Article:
The Emir of Qatar, Sheikh Hamad bin Khalifa Al-Thani, recently suggested sending Arab troops to Syria in order to stop the violence there, and this proposal was supported by Amr Musa, former Secretary General of the Arab League and Egyptian presidential candidate. At the same time, the French Foreign Minister said that “the massacre continues, the silence of the Security Council too”, stressing that the situation is “becoming intolerable”. Other information indicates that America has requested the Turks to adopt a more active stance as well. Are we now facing the crystallization of an international position towards the situation in Syria?
I think so, especially as there are several indications of this, including the moves by some stakeholders in our region, especially with the Arab visits to Washington, or the international visits to Middle Eastern capitals, particularly those actively involved [in the Syrian crisis]. Above all this, there are the developments in Syria and al-Assad’s recent speech, which suggested the man was detached from reality. Al-Assad has nothing left but his evasive tactics, sometimes in the form of bombings in the presence of Arab observers every Friday, and other times when issuing an amnesty, as a formality, whenever the Arab League decides to meet to discuss the Syrian situation. There have been many al-Assad amnesty decisions, but without any real implementation!
Consequently, the question now is: could Arab troops be sent to Syria? Who could do so in light of the desperate defense of the al-Assad regime undertaken by Iraq, Algeria and Lebanon?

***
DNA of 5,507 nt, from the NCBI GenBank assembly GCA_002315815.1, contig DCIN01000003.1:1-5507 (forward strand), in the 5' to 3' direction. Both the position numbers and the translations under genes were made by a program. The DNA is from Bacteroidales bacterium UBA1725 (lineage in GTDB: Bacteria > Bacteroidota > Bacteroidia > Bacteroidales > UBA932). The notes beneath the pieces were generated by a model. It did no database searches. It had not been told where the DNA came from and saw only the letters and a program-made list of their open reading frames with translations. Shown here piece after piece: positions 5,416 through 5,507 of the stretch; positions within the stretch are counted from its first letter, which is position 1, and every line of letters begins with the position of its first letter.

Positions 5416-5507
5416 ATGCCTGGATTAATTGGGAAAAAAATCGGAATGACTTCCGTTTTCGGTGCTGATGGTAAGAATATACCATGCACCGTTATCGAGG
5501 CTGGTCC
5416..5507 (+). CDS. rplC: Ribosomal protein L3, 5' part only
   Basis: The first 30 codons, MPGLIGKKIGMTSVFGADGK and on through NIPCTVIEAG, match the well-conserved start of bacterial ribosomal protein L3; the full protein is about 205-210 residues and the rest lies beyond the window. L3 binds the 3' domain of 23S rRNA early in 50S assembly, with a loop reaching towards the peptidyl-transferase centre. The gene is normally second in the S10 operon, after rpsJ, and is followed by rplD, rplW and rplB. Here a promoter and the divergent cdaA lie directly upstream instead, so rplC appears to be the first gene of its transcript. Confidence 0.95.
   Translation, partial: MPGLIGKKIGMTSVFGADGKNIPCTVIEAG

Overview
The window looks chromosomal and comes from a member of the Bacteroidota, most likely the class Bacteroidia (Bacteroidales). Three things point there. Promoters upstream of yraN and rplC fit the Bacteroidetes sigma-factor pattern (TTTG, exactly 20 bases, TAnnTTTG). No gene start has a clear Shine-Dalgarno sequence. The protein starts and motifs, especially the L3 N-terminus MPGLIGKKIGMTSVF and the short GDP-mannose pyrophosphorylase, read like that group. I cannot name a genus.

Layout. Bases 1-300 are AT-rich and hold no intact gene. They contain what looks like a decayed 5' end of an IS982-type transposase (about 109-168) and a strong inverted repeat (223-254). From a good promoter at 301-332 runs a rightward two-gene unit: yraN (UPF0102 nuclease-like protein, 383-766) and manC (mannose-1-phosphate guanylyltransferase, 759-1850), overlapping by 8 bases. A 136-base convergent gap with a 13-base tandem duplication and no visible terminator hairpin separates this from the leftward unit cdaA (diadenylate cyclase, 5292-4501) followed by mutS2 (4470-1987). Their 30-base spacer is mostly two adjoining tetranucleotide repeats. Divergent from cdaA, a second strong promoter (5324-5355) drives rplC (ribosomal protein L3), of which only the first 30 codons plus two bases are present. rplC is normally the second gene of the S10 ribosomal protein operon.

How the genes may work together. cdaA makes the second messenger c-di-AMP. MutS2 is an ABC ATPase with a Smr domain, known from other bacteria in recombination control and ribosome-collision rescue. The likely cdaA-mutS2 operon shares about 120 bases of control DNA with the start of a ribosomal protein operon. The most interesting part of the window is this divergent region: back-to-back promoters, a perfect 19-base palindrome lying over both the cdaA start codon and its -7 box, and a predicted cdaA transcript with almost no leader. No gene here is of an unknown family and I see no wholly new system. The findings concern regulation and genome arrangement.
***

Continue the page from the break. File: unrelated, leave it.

In the event that an Arab stance was formulated, without the requirement of consensus, and likewise an international one, to take action in order to stop the al-Assad killing machine, this would not only require sending Arab troops there, but also the move must be made under the umbrella of the security council, or through what we have repeatedly called an “international agreement of those willing”, in order to impose a buffer zone in Syria. The Turkish role is particularly important here. This would provide an opportunity for the largest possible number of Syrian army members to defect, which could accelerate an end to the suffering in Syria. The more army defections that take place, the greater the chances of a coup against al-Assad, or the collapse of his military forces. However, first and foremost, this matter requires an international effort, and more importantly an Arab one, in order to assist the Syrian opposition. One of the leading causes of the Syrian crisis is the opposition’s lack of access to genuine support, despite all the accusations that have been brought against it by the al-Assad regime and its allies.
As we have said repeatedly, this requires active Saudi, Turkish and Qatari roles, in addition to serious American action, in addition to the French and the British. This is especially considering the British Prime Minister’s recent visit to Saudi Arabia and his statements from there, showing that Britain is sincere in its desire to end the al-Assad killing machine. Such a move depends on the efforts of the aforementioned states to enact a real transformation in the Security Council, targeting the influential countries there, specifically China and Russia!
Thus, the story here is not a story of sending troops or reducing them, but rather it is the necessity of effective international action to support the Syrian opposition, and then secure a buffer zone. There must be a move from within the Security Council, or outside of it - through the formation of a coalition of those willing to save Syria, in order to put an end to an era that not only the Syrians have suffered from, but the entire region.
Tariq Alhomayed is the Editor-in-Chief of Asharq Al-Awsat, where this article first appeared on Jan. 16, 2012